Originally published May 20, 2013
Public health has changed the way Sandee Simmons approaches her patients as a registered nurse.
Simmons, who began her career as a pediatric nurse in the hospital setting, is now nurse coordinator for Children's Medical Services (CMS) in South Health District 8-1, based in Valdosta.
"Those kids came in sick to see me; I sent them home with medicine. 'Here is your prescription. Go follow up with your physician.' I had no idea if anything ever got done. I saw them again in two months and I asked, 'Are you sick again?'"
Simmons delves a little deeper these days.
"Now that I am in public health I actually realize that they may not have access to those medicines," said Simmons. "They may not have access to get back to that physician. So now when I do work at the hospital when they need me, I ask the patient if they are going to be able to get the medicine."
Simmons' story was one of many shared during Public Health and Health Care Collaboration: Nursing Innovations and Opportunities, a nursing symposium held last week at the Centers for Disease Control (CDC). Hundreds of nurses gathered to share success stories and lessons learned in the field of nursing, covering topics ranging from telemedicine to organizing makeshift community hospitals during natural disasters, and to honor those who've excelled in the field.
Simmons joined a panel of professionals at the symposium to discuss her vision for telemedicine in the South Health District: To ensure there is a comprehensive system of specialty healthcare services for children and youth diagnosed with chronic medical conditions from birth to age 21, despite where they live.
Her efforts to bring telemedicine to South Georgia began in 2007. At that time, CMS collaborated with the Medical College of Georgia and Georgia Regents University for onsite pediatric specialty clinics, a new way of providing services to patients who otherwise would not get care, Simmons said.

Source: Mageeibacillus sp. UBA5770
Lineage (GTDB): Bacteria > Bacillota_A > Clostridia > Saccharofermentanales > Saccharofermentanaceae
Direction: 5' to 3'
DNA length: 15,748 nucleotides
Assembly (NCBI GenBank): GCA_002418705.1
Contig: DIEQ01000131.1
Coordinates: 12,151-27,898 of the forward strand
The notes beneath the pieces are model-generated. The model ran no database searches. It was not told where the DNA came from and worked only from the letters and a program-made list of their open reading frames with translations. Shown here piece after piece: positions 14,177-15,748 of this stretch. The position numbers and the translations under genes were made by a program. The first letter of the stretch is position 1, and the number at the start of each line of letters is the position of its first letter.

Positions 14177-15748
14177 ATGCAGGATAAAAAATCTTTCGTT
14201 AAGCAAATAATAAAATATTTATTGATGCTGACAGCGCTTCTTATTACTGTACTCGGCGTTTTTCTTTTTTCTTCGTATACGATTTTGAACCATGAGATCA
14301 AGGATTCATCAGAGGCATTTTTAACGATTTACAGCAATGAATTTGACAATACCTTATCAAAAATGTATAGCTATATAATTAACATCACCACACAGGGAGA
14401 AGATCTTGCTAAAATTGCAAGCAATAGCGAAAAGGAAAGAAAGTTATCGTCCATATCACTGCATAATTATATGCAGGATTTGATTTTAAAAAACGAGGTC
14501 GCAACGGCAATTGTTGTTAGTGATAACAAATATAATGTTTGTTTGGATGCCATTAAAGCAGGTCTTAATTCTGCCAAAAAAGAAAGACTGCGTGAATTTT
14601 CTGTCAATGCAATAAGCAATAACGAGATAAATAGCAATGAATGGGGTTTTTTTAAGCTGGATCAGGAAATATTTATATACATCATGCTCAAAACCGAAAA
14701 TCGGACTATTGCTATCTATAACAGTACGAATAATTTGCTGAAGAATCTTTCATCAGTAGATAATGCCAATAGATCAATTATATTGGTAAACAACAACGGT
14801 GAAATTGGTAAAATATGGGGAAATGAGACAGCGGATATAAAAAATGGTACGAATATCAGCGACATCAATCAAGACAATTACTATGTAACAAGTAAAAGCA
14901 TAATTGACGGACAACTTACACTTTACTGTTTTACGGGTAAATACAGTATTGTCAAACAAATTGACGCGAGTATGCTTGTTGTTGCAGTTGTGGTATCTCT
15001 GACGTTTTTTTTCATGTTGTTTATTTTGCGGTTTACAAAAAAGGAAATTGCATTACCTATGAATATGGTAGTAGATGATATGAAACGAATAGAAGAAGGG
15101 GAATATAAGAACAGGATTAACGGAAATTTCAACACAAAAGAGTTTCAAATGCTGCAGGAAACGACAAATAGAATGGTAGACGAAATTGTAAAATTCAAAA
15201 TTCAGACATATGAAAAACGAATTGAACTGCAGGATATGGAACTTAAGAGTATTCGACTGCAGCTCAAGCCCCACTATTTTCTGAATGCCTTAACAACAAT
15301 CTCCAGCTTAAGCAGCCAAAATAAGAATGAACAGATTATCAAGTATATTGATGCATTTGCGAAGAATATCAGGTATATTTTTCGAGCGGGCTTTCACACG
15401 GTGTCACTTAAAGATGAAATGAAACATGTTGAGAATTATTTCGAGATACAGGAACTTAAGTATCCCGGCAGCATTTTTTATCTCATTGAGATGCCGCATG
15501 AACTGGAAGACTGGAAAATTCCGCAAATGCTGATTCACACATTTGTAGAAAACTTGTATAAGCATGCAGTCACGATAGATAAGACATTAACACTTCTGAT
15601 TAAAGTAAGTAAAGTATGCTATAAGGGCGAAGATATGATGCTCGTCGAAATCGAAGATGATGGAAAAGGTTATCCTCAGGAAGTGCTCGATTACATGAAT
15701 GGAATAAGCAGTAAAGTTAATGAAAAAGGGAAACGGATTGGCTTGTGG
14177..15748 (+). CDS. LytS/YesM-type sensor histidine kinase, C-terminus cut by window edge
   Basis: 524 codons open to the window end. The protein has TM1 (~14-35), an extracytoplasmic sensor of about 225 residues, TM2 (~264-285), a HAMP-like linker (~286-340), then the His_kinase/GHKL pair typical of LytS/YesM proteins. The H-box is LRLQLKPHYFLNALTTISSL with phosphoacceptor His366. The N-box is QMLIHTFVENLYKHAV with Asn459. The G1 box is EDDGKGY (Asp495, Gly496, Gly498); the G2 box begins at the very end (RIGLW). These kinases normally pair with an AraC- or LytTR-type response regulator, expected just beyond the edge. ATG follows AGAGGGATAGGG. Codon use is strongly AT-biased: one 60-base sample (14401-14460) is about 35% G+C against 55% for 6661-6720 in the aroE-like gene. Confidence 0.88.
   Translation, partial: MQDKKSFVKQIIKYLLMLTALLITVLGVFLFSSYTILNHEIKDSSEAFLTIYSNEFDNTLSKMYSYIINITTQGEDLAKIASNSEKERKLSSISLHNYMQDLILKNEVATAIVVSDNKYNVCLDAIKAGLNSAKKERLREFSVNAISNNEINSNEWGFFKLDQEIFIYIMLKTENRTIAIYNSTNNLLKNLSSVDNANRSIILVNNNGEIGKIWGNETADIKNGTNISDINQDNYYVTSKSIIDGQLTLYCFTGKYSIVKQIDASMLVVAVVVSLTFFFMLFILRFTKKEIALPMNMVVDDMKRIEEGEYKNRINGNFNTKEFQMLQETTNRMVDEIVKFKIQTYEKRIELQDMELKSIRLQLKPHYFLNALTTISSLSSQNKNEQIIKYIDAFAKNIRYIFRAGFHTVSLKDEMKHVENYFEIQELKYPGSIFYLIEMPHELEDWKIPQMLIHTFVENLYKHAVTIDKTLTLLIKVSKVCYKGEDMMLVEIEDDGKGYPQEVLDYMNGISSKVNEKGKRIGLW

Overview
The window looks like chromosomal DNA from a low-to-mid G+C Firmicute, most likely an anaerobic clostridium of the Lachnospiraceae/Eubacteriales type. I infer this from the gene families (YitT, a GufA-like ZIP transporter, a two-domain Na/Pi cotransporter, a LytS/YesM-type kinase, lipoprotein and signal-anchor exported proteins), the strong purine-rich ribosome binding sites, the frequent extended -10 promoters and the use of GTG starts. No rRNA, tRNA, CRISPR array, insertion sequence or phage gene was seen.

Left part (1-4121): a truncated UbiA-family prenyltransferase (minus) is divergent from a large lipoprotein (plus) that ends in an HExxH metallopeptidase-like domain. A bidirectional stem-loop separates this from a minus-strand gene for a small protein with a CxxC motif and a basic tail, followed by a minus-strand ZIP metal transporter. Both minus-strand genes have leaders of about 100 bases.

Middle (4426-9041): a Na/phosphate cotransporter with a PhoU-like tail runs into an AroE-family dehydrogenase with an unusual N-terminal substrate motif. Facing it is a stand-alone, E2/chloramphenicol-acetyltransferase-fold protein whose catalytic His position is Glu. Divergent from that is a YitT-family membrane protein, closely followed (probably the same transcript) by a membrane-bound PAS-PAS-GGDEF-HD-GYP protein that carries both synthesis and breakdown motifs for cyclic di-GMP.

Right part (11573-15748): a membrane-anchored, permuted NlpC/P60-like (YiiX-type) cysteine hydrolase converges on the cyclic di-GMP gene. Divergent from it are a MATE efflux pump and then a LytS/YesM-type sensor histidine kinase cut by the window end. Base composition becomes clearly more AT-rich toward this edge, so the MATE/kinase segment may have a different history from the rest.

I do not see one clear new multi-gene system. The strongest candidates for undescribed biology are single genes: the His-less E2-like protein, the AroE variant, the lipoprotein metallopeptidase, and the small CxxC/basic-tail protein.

Over time, doctors faced scheduling obstacles due to patients' transportation problems.
"In rural South Georgia, any pediatric specialist is located three-and-a-half hours away and there are no good roads and all back roads," said Simmons. "Some of my patients don't like all the traffic and don't like the big city. To get the patients to Atlanta or Augusta, CMS provides case management. It is difficult at times. They don't have transportation or if they have a car, the car may not work or the car is running low on oil or gas expenses. It is difficult to get [CMS] patients to specialty care."
Not only did families have travel issues, but sometimes physicians did, too, said Simmons.
"In Augusta, we lost one of the pulmonologists who could not get there every month so we had to think of other ways to get care to our patients."
The pulmonologist suggested Simmons look into telemedicine to address the problem. Simmons did just that and was "in awe and amazed" after sitting in on a telemedicine visit. Soon, her district was working with the Georgia Partnership for Telemedicine and the Medical College of Georgia to establish telemedicine in south Georgia.
Simmons knows telemedicine is helping the district's pediatric and adolescent patients. During a pulmonary evaluation, Simmons and the doctor listened to a child's heartbeat and heard a loud and unusual murmur. They immediately referred her to the cardiac clinic for further evaluation.
"She has a rare form of pulmonary hypertension. This is not a good outcome for this child but at least there is access to care," said Simmons.
Registered nurse Kathy Woods, Children 1st coordinator for Cobb-Douglas Public Health 3-1, also took the stage at the symposium as the recipient of the 2013 Public Health Nursing Practice Excellence Award. Woods was selected because of demonstrated leadership as a champion in her public health district for safe sleep advocacy and injury prevention for the birth to five populations. She researched areas of greatest need, developed and delivered risk-reduction strategies and created opportunities to increase awareness of safe sleep for infants.
Woods has collaborated closely with the SAFE Kids program to receive safety equipment to distribute on home visits free of charge to clients. This year, Woods' advocacy helped ensure Children 1st received a $3,750 foundation grant for safety supplies and a $2,500 Cribs for Kids grant to continue to replenish their supplies. Her public health leadership in child injury prevention has saved the lives of babies and children due to her unwavering efforts.
Woods, a 15-year veteran, was humbled by the recognition.
"I truly love what I do every day as a public health nurse," she said.